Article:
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Quick Meals for the Weeknight Supper: How to turn lovely ingredients into a big freaking smoky burned mess in 15 minutes or less

2

Day one: Listen to PBS interview of famous cook about his new book called “how to cook everything quick” and wonder if he meant quickly.  Recipe for chicken parmesan sounds interesting but am driving car so cannot write down.  Also he calls it “Chicken Parm” which is either charming or useless cuteness, cannot tell.  Saving time on title of recipe?

 

Day two: Go on internet, find famous cook and his YouTube pitch for said recipe.  But it is a little vague.  However, am not interested in buying $25 cook book for one small recipe.  Besides it looks easy.  Take vague notes.

Day three: OK, no problem, have purchased nice food and am ready to do this as a surprise for wonderful girlfriend who is off at a conference and eating conference food, poor thing.  Good boyfriend practice.

 

To begin (I am sure of this part) put rimmed cookie sheet, lightly coated with oil, in the broiler and turn on same.  Think to self that technically this is a jelly roll pan but when was last time anyone in America made jelly roll?  First Nixon presidency?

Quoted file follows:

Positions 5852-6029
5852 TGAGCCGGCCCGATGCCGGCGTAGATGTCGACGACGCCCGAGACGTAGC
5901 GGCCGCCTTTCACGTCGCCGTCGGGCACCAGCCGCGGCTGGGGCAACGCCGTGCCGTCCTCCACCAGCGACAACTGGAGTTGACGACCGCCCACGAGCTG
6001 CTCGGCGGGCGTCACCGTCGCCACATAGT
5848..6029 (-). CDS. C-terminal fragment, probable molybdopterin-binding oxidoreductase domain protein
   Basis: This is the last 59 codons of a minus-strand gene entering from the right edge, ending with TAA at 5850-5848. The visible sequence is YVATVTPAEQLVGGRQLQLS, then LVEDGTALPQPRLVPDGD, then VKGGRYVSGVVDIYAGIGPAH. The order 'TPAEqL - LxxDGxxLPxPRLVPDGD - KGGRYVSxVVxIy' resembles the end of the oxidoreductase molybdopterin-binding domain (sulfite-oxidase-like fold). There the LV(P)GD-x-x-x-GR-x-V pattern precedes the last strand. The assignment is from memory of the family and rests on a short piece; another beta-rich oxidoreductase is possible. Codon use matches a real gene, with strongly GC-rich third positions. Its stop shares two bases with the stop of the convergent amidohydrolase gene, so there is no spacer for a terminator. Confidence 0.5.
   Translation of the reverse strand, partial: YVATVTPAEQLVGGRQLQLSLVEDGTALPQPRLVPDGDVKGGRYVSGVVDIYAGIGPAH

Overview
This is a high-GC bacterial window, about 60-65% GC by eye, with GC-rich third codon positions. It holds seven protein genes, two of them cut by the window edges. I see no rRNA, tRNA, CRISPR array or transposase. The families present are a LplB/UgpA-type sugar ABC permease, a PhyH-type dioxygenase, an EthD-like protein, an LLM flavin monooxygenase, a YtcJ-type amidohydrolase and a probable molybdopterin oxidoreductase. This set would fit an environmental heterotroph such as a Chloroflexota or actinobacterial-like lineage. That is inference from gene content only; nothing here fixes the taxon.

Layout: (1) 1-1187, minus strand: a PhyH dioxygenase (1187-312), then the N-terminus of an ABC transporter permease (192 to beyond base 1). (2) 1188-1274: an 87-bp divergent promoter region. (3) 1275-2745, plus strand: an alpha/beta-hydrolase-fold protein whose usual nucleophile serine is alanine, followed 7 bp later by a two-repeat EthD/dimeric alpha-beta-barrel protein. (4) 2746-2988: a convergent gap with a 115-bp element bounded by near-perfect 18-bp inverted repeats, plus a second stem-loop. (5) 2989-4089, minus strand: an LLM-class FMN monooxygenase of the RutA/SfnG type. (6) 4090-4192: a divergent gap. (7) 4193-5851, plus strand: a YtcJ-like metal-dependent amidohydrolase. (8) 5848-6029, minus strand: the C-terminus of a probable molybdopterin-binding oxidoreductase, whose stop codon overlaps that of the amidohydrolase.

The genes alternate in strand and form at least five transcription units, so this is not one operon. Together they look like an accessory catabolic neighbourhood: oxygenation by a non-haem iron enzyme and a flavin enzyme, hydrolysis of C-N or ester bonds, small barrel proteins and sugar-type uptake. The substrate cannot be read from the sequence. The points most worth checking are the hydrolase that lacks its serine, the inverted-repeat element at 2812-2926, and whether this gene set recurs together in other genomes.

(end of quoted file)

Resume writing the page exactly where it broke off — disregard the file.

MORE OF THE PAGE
Sharpen knife since knives we have are not sharp enough except to cut yourself.  Not good at cutting other stuff.

 

Take two boneless chicken breasts, slice horizontally in half, pound lightly to even out thickness.  Notice how interested the kittens are in the whole process.  Think to self, “How cute, they want to learn to cook!”  No, they want to jump up on the counter and eat raw chicken breasts.

 

Slice up three fresh and beautiful tomatoes into thick slices.

 

Take cookie sheet out of oven, notice oil is smoking a bit. Also oven.  Say small prayer of thanks that all smoke alarms near the kitchen have been disabled.  Some with ball peen hammer.  Maybe it was just the batteries.  Think about last house where smoke alarms that would not turn off were eventually pulled from the ceiling with large crowbar, bringing down with them dry wall, insulation and copious amounts of mouse dung.  But in bedroom, not kitchen.  Another good reason not to be on east coast.  Mouses carry dengue fever or something like that.  Transmitted in mouse poop.  In whatever manner does virus get from mouse effluvia into human person, we wonder?